19 Oct Social engineering – Coming to an IT ship near you?
Have you noticed recently the earnest discussions about a seemingly inalienable right to blog on company time and company topics? OK, maybe that overstates the argument a little bit, but the case in which Apple fired a couple of employees for their blogging activities on what Apple considered competitive secrets is only one of several that have generated furrowed brow discussion in various media.
Then in the not-quite-yet-news bin one recent morning, I found a bit that predicts IBM would shortly announce revisions to its workforce privacy policies to cover use of genetic information. In other news, I’ve heard of companies considering an iPod ban on company property partly for information security reasons, but also for paying-adequate-attention-to-one’s-surrounding reasons.
The responses in IT and HR shops across the country are opening up a new front in the IT/business alignment campaigns. Not so long ago, alignment used to mean the right business systems at the right time and at the right cost. If the supply chain, financial, and customer service applications were all in good working order and the relationships with their users were at least non-hostile, an IT manager could rock back on his or her heels a bit, maybe light up a smelly but fashionably rebellious cigar, and think well of his or her self and organization.
Such a reaction would, of course, bring out the behavior cops, because everybody knows you can’t smoke in the workplace anymore. If the IT manager has a moment during the mandatory workplace environmentals and smoking re-education, he or she might consider some of the implications of this experience. The smelly cigar is pretty easy to detect and the response pretty much a given. However, as we move beyond the basic business applications, much of the technology we’re putting in the hands of employees is creating poorly understood and inconsistently managed workforce capabilities. HR managers everywhere should feel a prickling sensation on the back of their necks, and IT needs to be ready to help out as the HR folks deal with the workplace changes being driven by new technology.
This kind of technology impact is usually incidental to the main objectives for a new system. You give the nation-wide sales force access to the Web so they can use that cool new Web-based order entry and tracking system. Do you care what they do with that access other than filling your company’s production pipeline? All your execs are issued hot new smart phones. Is IT responsible when the already highly limited medium of e-mail communications becomes even more constrained by the cryptic, miss-spelled, single sentence, sub-language that is an all to common result of thumb typing?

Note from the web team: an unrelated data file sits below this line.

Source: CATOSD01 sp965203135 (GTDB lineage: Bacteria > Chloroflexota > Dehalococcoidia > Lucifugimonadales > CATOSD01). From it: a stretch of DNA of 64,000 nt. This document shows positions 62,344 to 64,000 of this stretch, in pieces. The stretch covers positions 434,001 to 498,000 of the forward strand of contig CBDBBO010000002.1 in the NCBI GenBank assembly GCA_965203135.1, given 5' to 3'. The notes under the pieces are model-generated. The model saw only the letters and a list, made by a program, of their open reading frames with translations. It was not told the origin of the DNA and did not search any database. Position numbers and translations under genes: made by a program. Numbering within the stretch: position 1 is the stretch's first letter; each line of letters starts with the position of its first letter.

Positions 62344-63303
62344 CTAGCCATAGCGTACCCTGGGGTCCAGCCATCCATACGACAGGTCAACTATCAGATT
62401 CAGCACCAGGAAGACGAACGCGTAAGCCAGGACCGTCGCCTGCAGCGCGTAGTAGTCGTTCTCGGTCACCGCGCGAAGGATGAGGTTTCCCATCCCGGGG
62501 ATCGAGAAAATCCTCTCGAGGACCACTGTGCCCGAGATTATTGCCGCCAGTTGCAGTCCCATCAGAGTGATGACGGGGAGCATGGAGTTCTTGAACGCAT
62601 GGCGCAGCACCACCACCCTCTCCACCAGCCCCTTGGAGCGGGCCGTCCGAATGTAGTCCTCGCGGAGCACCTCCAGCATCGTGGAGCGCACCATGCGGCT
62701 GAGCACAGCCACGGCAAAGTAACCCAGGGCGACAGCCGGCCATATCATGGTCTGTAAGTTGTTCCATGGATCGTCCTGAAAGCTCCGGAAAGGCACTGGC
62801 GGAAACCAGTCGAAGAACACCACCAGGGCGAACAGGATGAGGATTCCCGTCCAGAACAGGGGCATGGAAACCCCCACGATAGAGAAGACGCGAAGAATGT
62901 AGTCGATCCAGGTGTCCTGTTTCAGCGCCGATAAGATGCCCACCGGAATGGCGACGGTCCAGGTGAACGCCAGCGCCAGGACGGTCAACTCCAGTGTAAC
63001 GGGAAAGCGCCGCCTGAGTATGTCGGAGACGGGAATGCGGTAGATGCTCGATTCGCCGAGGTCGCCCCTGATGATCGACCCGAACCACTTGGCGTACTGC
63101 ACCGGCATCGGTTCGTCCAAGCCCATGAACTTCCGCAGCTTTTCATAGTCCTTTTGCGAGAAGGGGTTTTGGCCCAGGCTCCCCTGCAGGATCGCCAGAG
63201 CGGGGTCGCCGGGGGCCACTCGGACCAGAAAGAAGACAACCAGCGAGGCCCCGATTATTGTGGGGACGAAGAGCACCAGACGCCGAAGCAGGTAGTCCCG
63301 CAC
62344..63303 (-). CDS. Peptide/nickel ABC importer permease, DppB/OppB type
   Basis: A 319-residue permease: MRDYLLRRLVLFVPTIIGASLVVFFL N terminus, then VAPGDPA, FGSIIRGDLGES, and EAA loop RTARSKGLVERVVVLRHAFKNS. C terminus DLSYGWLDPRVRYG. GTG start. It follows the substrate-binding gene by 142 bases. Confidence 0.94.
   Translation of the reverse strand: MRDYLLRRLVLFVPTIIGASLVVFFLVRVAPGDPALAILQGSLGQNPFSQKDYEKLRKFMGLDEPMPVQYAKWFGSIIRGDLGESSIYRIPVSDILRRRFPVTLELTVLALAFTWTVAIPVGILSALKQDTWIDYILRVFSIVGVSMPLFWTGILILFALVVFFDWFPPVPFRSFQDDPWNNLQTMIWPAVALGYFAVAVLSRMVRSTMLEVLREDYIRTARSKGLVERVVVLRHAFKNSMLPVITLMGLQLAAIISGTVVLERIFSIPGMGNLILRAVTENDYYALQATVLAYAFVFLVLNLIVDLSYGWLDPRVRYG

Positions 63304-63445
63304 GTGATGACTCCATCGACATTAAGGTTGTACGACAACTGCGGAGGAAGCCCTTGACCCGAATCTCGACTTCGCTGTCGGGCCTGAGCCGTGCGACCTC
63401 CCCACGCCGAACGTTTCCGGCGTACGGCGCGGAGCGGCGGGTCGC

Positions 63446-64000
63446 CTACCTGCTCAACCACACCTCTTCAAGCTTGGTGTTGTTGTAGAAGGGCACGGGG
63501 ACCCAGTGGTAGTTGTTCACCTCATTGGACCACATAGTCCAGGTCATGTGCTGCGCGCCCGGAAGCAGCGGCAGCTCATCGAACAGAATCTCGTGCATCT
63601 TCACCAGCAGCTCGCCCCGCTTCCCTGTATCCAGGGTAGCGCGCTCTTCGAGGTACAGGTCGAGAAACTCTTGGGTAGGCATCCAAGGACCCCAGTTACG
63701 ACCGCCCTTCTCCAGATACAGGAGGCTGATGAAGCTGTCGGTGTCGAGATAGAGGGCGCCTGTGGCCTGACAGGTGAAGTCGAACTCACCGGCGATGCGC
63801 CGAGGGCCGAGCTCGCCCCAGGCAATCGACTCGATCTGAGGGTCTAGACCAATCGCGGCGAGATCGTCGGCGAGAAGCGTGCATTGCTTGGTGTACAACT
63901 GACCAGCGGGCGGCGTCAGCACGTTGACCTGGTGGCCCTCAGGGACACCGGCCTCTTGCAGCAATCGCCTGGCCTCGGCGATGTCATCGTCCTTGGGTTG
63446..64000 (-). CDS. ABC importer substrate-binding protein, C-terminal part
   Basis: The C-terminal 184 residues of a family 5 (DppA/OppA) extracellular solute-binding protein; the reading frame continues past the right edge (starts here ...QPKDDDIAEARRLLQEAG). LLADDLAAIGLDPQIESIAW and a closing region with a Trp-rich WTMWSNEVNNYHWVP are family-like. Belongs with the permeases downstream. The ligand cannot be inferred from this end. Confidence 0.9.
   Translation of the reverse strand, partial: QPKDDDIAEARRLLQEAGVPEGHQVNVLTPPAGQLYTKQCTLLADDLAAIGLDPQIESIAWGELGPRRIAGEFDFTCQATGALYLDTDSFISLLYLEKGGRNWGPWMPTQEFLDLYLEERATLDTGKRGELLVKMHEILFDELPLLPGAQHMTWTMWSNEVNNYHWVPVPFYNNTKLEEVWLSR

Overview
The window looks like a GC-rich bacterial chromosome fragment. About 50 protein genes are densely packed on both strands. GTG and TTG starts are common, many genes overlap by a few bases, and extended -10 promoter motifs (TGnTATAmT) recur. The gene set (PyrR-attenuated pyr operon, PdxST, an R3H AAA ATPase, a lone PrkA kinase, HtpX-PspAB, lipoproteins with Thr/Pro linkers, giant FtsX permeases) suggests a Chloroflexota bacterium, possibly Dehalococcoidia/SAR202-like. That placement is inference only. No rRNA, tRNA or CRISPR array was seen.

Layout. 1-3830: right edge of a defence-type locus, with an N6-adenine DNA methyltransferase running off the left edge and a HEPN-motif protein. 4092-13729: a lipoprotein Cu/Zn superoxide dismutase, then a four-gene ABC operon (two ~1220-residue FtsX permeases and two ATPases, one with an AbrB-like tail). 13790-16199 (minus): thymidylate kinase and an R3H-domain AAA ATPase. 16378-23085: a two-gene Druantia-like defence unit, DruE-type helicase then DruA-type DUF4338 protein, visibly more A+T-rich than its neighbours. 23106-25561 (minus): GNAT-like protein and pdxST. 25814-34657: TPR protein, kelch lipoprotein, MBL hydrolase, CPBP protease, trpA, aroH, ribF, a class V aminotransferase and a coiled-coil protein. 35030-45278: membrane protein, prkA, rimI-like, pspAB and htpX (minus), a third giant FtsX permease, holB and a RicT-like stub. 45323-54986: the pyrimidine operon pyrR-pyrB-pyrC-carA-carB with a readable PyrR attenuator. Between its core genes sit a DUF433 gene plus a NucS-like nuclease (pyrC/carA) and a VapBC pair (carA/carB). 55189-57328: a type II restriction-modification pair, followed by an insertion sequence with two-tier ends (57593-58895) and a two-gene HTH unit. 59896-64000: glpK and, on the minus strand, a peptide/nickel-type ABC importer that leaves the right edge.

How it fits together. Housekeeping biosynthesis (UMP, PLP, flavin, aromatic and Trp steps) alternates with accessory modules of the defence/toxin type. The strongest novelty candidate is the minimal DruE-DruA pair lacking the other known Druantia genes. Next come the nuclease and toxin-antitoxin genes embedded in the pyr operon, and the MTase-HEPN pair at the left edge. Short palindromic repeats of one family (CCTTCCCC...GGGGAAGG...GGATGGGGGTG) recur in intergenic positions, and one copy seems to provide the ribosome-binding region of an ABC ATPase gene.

This new partnership with HR, like all of the IT/Business Alignment Dance, is going to require some new moves on the part of IT folks. It’s not enough to be simply providing the workforce management systems that HR and functional managers use. There’s much more to this than collecting, storing, and managing all the relevant and appropriate bits of data about the employee base. It’s usually more about behavior and perception than about rules and data. Whether it’s strategic or just operational, new technology is going to have some impact and probably have some impacts you didn’t anticipate.
Alignment isn’t just about common understanding and execution of well-articulated business objectives. Alignment is also about culture and behavior and even personalities, all areas that HR folks have a lot of time in the trenches and can be valuable partners. The challenge for us IT leaders is to bring something to that partnership that HR values. The good news is that current events are making that easier every day.
The opinions expressed herein or statements made in the above column are solely those of the author, and do not necessarily reflect the views of Wisconsin Technology Network, LLC. (WTN). WTN, LLC accepts no legal liability or responsibility for any claims made or opinions expressed herein.